The risks of future demographic inequalities
Global demographic inequalities are continuing to become more of a challenge. With warfare and disease ever more prominent and with food security requirements now at a premium, it is key for policymakers and practitioners to understand what lies ahead.
Long-term demographic trends influence government policies and international politics in multiple ways. Forecasts on the size, age and gender composition of the global population until 2080 is predicting a weaker pool of workers, forcing a greater divide between those in charge and those who are not. The ideas surrounding megacity warfare and riots, as well as climate change, are making a quicker impact, meaning practitioners need to move quickly to arrest key negative trends. It is key that coherent functional data models for impact on mortality, fertility and migration patterns are woven into the fabric of a country in need due to jolts to demographic lines.
The world’s population has aged rapidly over the past half-century. Some countries are already or will soon be experiencing prolonged periods of working-age population decline and aging, with major negative implications on appropriately trained labor pools. However, this is incomparable to what is projected to happen in the future. There need to be new approaches that look at the age composition of the population. Research shows that older people purchase a much higher share of services relative to goods, which tend to reset their prices less often.
The trendlines illustrate that countries and their demographic outcomes are harbingers of future contestation between the individual and the methods used to help bring states out of inequality over time. China is one example whose foreign policy mode is trade logistics networks and investment patterns. In 2013, Beijing launched the Belt and Road Initiative, including a so-called 21st-century Maritime Silk Road that crosses the Indian Ocean and continues up into the Mediterranean. There are now branches that go through the Middle East.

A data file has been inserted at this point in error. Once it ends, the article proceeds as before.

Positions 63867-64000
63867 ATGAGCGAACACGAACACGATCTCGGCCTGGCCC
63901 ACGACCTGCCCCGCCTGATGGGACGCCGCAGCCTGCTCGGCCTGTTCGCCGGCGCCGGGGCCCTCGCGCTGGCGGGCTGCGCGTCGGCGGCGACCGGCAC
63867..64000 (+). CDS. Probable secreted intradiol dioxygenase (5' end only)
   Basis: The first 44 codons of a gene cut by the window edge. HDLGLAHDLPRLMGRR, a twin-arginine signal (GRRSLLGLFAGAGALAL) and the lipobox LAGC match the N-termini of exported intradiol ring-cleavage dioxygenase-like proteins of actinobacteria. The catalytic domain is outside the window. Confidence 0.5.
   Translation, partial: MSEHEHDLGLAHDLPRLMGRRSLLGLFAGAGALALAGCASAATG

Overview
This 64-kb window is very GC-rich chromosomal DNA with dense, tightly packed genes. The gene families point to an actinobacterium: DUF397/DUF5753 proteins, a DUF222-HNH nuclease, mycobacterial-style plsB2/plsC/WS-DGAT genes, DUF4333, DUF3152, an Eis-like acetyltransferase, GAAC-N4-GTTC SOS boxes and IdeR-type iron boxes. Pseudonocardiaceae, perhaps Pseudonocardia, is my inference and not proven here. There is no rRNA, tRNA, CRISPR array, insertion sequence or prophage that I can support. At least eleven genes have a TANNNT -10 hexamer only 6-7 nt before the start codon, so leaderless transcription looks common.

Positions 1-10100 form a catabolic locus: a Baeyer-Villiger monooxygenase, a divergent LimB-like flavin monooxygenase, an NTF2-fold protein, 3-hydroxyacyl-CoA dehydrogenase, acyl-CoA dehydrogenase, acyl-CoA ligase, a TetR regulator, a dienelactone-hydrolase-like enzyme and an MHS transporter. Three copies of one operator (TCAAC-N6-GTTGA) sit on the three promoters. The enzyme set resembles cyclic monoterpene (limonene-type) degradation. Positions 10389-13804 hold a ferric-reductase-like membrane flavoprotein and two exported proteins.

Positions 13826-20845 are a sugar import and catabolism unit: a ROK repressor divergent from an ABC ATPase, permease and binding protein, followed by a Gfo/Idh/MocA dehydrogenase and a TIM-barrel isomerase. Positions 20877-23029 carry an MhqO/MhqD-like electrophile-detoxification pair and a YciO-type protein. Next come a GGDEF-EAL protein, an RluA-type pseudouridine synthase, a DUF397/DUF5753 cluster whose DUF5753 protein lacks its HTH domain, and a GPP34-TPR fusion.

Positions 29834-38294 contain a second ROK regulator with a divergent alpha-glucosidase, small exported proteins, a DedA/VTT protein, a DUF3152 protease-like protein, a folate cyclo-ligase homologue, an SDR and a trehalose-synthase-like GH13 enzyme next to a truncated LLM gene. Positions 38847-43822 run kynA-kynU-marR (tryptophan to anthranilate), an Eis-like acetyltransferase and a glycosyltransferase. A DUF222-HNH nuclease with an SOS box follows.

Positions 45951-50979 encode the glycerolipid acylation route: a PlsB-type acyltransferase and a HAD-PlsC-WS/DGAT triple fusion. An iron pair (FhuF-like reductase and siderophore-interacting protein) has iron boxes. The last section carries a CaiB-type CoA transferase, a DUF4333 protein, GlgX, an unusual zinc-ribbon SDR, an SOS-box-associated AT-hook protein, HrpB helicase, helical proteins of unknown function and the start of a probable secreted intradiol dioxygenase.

With a new surge in COVID-19 cases in China, lockdowns are returning. Various strains are popping up and long-term side effects are beginning to show lasting damage. The genetics and lineage damage are going to impact labor. This type of action is used to bring a halt to daily activity in several Chinese cities, but also in countries related to Belt and Road Initiative development. Halts in the supply chain lead to a prevalence of food insecurity. There needs to be more attention paid to vulnerable populations when formulating economic stimulus plans and coping strategies for food insecurity.
Age and rural issues are also complicating the challenges ahead in terms of demographics. Age now matters greatly. The world is becoming older and aging in developing countries is unfolding faster than most developed countries. Old-age dependency, an increase in life expectancy and gross domestic product per capita all have an impact on labor force productivity.
Meanwhile, in many developing countries, financial exclusion among the poor has been a major constraint to poverty reduction. Now, with upheaval in some locations, the damage is done. A remedy can be paying attention to how mobile phones and telecommunications are important in terms of connectivity between people — an approach that is ongoing and is now undergoing a serious upgrade in telecoms competition. But these networks form the baseline of what future generations may see as having damaged labor pools almost through a type of culling.
Forecasts on the size, age and gender composition of the global population until 2080 is predicting a weaker pool of workers.
Dr. Theodore Karasik
Finally, financial literacy, trust and income adequacy become important building blocks to achieve “community” for food security and, ultimately, positive factors that contribute to the demographic landscape. In the type of conditions many countries find themselves in today — rising prices, growing stresses and the continuance of disease and illness — the impact on government technocratic efficiency and trust in government ability flies out of the window, leading to more disenfranchisement instead of recovery.
Overall, population trend lines when combined with changing requirements for labor pools is going to require international organizations and governments to work more closely together to reverse inequalities. The growth of these inequalities can lead to violent reactions by those individuals and groups most affected by a lack in food security and safety nets. Technological solutions, while valuable, need to be applied more judiciously and with pinpoint accuracy for maximum benefit, guaranteeing future human security.
- Dr. Theodore Karasik is a senior adviser to Gulf State Analytics in Washington, D.C. Twitter: @tkarasik